— Khashayar Joneidi (@khashayarsha) October 3, 2012
Drezner says the sanctions are working:
Hey, it turns out that the sanctions against Iran really are crippling — so much so that even Mahmoud Admadinejad is admitting it and Benjamin Netanyahu now has sanctions fever. Based on my own sanctions model, I’d predict that the sanctions are now becoming so costly that Iran will in fact be willing to compromise on its nuclear program — but any concessions will seem tiny compared to how devastating the sanctions have been.
Drum notes the lack of bombs:
Regardless of what you think about Iran’s nuclear program (and the sanctions regime itself), there’s a lesson here: foreign policy isn’t always — or even often — about who can bluster the hardest. Nor is it about “red lines” and toughness. It’s messy. No one just sails from success to success. But Obama has pursued a sensible and persistent course against Iran’s nuclear program: first getting the world on his side by demonstrating a genuine willingness to engage with Iran’s leaders; pushing relentlessly for sanctions when that didn’t work; declining to back down when Iran tried to split the coalition he’d built; consistently turning down policy options that might have turned Iran’s people against him; and keeping military threats visible but always in the background.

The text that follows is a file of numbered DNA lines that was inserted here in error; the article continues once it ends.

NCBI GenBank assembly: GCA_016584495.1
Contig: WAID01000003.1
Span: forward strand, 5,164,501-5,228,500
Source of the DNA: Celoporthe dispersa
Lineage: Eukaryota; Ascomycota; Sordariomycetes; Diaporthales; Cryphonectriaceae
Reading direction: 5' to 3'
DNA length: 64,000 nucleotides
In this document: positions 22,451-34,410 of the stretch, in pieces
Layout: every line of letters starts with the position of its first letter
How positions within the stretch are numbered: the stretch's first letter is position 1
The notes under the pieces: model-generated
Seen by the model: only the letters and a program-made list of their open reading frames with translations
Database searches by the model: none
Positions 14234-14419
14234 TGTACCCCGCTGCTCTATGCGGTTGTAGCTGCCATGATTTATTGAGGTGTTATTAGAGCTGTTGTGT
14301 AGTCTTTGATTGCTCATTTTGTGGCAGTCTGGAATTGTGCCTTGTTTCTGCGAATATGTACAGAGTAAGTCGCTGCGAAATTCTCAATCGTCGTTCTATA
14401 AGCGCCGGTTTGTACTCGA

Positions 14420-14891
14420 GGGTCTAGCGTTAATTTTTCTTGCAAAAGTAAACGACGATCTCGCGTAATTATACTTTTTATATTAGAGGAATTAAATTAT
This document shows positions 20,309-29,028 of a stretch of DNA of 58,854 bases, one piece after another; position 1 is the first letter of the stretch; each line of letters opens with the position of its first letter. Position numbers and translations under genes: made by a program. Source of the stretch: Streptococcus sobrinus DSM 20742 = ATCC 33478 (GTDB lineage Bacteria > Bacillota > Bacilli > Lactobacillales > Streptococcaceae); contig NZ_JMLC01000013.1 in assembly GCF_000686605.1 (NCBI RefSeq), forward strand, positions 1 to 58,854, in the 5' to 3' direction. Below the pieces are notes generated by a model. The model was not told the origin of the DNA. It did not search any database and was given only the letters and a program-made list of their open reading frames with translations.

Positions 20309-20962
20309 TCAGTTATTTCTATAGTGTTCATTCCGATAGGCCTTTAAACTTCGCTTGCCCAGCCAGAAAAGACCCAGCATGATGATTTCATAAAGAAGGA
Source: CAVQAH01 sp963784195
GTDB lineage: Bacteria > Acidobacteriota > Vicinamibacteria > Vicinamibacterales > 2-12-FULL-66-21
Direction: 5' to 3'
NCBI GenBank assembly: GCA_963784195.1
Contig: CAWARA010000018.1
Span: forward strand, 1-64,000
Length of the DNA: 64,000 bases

Michael Hirsh thinks Iran’s bad week demolishes one of Romney’s biggest talking points:
Romney sought to pile on [Obama's supposed foreign policy missteps] with an op-ed in The Wall Street Journal on Monday in which he wrote that Obama lacked “resolve” and, as a result, “our country seems to be at the mercy of events rather than shaping them.” He is also expected to deliver what was billed as a major foreign-policy address making many of the same points.